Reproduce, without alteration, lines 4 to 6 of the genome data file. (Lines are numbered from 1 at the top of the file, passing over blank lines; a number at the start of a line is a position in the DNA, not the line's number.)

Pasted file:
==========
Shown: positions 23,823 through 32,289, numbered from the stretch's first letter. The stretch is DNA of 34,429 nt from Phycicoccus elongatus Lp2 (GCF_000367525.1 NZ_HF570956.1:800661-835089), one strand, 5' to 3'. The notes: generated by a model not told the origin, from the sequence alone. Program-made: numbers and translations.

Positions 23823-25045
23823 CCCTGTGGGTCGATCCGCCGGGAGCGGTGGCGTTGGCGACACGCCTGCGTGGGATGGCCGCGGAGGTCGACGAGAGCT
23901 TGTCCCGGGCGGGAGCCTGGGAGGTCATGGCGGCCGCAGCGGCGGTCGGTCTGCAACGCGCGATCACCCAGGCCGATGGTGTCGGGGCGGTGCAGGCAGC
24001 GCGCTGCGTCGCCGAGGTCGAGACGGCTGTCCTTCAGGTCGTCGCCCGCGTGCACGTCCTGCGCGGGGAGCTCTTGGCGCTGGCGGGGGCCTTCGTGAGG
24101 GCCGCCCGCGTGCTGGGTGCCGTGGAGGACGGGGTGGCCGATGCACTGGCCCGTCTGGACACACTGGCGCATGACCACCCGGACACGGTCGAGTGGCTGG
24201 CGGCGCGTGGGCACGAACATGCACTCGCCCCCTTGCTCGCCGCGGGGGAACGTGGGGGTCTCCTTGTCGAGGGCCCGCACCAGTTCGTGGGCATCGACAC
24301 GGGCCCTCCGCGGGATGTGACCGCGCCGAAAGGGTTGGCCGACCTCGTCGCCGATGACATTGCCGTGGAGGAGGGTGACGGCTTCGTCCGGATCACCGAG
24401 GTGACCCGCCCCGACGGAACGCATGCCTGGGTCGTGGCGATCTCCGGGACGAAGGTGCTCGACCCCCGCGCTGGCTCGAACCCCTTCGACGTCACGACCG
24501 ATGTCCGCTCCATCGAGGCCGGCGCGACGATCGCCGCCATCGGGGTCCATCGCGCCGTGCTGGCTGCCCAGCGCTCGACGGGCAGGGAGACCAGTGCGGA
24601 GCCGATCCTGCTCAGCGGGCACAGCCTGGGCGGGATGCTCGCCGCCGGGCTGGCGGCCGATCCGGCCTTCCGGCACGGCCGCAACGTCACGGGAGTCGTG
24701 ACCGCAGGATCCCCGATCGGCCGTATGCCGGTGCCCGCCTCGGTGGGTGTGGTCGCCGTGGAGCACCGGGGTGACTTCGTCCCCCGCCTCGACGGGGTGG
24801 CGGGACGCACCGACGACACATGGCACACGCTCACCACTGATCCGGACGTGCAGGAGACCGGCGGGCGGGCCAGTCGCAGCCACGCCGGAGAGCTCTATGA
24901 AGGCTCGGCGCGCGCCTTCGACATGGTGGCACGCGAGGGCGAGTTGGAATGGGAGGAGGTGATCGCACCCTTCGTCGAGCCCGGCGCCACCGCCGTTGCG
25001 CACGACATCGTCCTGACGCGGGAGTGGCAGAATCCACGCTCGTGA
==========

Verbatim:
23901 TGTCCCGGGCGGGAGCCTGGGAGGTCATGGCGGCCGCAGCGGCGGTCGGTCTGCAACGCGCGATCACCCAGGCCGATGGTGTCGGGGCGGTGCAGGCAGC
24001 GCGCTGCGTCGCCGAGGTCGAGACGGCTGTCCTTCAGGTCGTCGCCCGCGTGCACGTCCTGCGCGGGGAGCTCTTGGCGCTGGCGGGGGCCTTCGTGAGG
24101 GCCGCCCGCGTGCTGGGTGCCGTGGAGGACGGGGTGGCCGATGCACTGGCCCGTCTGGACACACTGGCGCATGACCACCCGGACACGGTCGAGTGGCTGG